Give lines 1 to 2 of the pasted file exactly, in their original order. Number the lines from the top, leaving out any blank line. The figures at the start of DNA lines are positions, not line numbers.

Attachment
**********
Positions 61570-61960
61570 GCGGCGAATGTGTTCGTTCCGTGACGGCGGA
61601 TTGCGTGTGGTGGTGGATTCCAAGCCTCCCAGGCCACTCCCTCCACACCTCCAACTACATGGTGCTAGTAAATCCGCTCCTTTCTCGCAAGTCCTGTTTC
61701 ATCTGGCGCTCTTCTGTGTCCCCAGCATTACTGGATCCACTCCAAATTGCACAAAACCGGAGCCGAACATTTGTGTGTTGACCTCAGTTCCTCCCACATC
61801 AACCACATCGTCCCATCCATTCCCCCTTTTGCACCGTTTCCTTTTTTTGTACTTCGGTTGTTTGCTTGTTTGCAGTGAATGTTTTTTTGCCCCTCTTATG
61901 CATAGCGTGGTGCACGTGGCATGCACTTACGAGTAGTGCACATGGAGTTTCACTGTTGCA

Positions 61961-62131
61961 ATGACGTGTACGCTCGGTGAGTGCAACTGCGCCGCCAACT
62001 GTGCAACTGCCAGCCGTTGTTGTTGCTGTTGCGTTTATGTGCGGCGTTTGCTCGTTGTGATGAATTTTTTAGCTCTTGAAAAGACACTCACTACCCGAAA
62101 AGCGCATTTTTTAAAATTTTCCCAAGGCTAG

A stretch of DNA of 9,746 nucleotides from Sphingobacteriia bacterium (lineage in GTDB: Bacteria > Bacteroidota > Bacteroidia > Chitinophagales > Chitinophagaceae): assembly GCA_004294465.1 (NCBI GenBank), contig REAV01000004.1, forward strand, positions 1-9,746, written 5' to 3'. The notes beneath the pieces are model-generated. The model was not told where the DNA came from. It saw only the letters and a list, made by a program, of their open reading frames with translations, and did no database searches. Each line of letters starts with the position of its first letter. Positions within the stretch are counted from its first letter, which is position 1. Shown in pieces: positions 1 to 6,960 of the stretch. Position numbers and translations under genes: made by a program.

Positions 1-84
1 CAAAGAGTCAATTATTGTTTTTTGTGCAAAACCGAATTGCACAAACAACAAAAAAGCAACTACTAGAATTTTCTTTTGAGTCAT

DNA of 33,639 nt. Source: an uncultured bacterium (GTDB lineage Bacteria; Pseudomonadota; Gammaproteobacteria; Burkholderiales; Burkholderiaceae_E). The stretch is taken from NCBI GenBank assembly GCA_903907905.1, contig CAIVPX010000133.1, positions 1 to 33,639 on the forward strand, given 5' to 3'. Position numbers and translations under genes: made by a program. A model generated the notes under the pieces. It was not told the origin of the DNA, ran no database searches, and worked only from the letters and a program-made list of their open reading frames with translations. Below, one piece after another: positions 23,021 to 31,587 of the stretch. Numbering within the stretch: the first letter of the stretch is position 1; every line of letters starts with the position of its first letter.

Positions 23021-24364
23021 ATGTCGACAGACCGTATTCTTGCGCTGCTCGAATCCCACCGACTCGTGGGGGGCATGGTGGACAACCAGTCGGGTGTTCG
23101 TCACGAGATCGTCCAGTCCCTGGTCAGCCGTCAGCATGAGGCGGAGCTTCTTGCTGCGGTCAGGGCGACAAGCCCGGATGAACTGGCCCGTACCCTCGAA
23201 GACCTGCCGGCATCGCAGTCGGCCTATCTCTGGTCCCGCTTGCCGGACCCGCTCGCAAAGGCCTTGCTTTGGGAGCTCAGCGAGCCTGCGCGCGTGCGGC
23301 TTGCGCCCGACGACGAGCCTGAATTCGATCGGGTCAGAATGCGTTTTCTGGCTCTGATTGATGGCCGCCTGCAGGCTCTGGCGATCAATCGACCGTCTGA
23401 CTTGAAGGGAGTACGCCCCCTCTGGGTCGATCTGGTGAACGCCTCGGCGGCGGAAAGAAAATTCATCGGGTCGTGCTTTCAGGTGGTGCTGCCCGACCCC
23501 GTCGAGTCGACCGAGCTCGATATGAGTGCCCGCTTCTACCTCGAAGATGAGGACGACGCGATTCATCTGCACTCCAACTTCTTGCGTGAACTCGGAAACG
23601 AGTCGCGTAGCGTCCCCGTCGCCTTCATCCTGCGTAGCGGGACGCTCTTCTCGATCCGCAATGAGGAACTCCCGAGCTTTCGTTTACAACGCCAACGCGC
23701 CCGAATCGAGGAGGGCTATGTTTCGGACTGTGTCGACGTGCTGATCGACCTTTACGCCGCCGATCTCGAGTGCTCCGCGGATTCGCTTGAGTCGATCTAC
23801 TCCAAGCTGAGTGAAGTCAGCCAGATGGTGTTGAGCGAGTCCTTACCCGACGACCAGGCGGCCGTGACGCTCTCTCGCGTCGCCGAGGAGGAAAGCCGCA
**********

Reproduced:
Positions 61570-61960
61570 GCGGCGAATGTGTTCGTTCCGTGACGGCGGA